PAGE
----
It’s been that way for decades, yet nothing’s going to stop people from renting in the trendy neighborhoods of this city. Not the potential for earthquakes, not the constant traffic and definitely not the fact that the average rent for a one-bedroom apartment in L.A. is currently $2,736.
All that said, if you’re in the market for a Los Angeles apartment in one of these desirable areas, you might want to commit now. Their rent is only increasing, and quick.
- Price increase over the past year: +20.62 percent
- Average rent for one-bedroom in Mid-Wilshire: $2,979
Mid-Wilshire ranks as the neighborhood with the biggest percentage in rent increase over the past year.
People who live in the neighborhood are only a brisk walk away from the stellar Los Angeles County Museum of Art, the El Rey Theatre, the Original Farmer’s Market and The Grove. Plus, for Los Angeles, Mid-Wilshire can be relatively quiet in its residential pockets, specifically the historic Oxford Square.
Aesthetically speaking, Mid-Wilshire has some incredibly-designed, small-unit apartment buildings, which have miraculously kept their vintage architecture from the ’20s. That’s not to say you can’t find modern high-rise rentals — they’re around (check out Park La Brea) — but the most desirable units are located within the smaller buildings.
2. Mid-City West
- Price increase over the past year: +14.03 percent
- Average rent for one-bedroom in Mid-City West: $3,105
It gets a little confusing with Mid-City West and the aforementioned Mid-Wilshire. There’s a little overlap around the Los Angeles County Museum of Art, the Original Farmer’s Market and The Grove area. That said, it’s no surprise that Mid-City West is only 7 percent below Mid-Wilshire in regards to increased rent prices.
Besides the real estate Mid-City West shares with Mid-Wilshire, it also borders the Sunset Strip, West Hollywood and it cuts into the best part of Melrose Avenue.
Like Mid-Wilshire, you’re going to find a lot of cool, old, small buildings with quirky apartments, but the reason why the average rent on a one bedroom in Mid-City West is $3,105 is because of their newer high-rises like Vision on Wilshire and the resort-like complexes like the Palazzo West at the Grove.
3. Silicon Beach
- Price increase over the past year: +13.08 percent
- Average rent for one-bedroom in Silicon Beach: $2,670
Silicon Beach is becoming like Silicon Valley, but with ocean views. There are at least 500 startups in the area, what was once the coastal-adjacent areas of Santa Monica, Venice Beach and Playa Vista but is now branching out towards Culver City and El Segundo.
Prospective renters looking for apartments in Silicon Beach have to deal with a double whammy though. First off, the aforementioned tech companies are really jacking up the cost of living. Besides rent, boutique restaurant and coffee shops are expensive, and a decent apartment is hard to come by.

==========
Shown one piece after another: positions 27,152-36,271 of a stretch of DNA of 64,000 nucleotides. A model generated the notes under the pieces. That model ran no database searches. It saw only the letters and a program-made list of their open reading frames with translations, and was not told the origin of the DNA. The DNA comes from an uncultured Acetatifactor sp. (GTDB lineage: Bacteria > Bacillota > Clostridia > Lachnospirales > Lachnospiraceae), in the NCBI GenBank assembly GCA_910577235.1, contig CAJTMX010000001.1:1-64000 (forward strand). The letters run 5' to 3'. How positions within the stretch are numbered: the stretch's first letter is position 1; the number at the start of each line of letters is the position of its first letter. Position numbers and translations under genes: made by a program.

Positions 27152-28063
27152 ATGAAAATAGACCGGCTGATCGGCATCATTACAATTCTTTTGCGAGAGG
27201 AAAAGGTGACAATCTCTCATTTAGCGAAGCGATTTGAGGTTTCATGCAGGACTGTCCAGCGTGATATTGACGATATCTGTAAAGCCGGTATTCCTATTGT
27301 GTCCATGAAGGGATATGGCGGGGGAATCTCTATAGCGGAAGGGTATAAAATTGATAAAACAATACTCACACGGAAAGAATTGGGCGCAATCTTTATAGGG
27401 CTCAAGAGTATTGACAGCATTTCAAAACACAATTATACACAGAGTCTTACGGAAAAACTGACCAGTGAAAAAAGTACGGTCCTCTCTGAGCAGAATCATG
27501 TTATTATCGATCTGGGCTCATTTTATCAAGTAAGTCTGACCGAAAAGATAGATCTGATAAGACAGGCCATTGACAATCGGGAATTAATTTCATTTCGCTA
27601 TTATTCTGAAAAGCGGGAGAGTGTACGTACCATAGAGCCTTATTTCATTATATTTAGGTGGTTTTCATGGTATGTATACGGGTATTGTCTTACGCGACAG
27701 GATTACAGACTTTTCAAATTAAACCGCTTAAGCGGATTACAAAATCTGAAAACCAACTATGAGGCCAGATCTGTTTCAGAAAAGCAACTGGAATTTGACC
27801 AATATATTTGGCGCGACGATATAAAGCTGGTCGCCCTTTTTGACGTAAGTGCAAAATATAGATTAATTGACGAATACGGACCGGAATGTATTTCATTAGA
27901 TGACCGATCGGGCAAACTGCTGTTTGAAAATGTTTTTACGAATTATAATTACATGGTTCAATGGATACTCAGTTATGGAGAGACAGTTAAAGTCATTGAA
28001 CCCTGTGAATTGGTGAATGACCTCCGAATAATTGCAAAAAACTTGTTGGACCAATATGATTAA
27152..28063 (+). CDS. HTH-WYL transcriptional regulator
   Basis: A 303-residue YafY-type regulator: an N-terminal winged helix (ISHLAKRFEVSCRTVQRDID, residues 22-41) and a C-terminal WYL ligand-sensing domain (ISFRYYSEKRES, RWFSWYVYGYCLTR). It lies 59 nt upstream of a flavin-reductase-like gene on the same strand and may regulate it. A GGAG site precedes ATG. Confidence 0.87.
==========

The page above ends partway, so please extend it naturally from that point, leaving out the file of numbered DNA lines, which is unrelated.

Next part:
So, an average of $2,670 for a one-bedroom apartment might sound high, but considering this apartment at 21 Westminster is just 100 feet off the famous Venice Boardwalk seems promising.
Source: 3665 Hughes Avenue Apartments
- Price increase over the past year: +8.43 percent
- Average rent for one-bedroom in Palms: $2,456
While the Palms neighborhood of Los Angeles doesn’t have the ocean views of Silicon Beach or the shopping, restaurants or attractions of Mid-Wilshire or Mid-City West, it does have apartments, a lot of apartments.
That’s not to say Palms is boring. Renters who live here like the fact that their neighborhood is 10 minutes away from everything on the westside. You’re centrally located to everything cool, yet your neighborhood isn’t being overrun by tourists or trendy storefronts.
While the average apartment rents for $2,456, you can really stretch your renting budget at The Clarington, located a short walk away from the Culver City Art District, one of the best-kept secrets in Los Angeles.
5. Central L.A.
- Price increase over the past year: +7.02 percent
- Average rent for one-bedroom in Central LA: $2,796
Central L.A. is a stacked neighborhood — that’s not even a neighborhood. It’s so big, it’s a region at 58-square-miles. It includes all of the desirable parts of town like Hollywood, Hancock Park, Beverly Grove, Echo Park, Silver Lake, West Hollywood and about 20 other neighborhoods.
If you’re going to search for rentals in Central L.A., you either need to have strong knowledge of the cities within its borders or know someone who does. But if you’re at an impasse, you can’t go wrong with high-rise beauties like Next on Sixth or Apex. Both are stunning additions to downtown Los Angeles’ skyline, and you’ll know where a good chunk of your rent is going when you soak in the views.
We looked at all neighborhoods in Los Angeles with sufficient available inventory on Apartment Guide and Rent.com and compared the average price from March 2018 to March 2019 to find the neighborhoods with the highest percentage increase in one-bedroom apartment prices.
The current rent information included in this article is based on March 2019 multifamily rental property inventory on ApartmentGuide.com and Rent.com and is used for illustrative purposes only. The data contained herein does not constitute financial advice or a pricing guarantee for any apartment.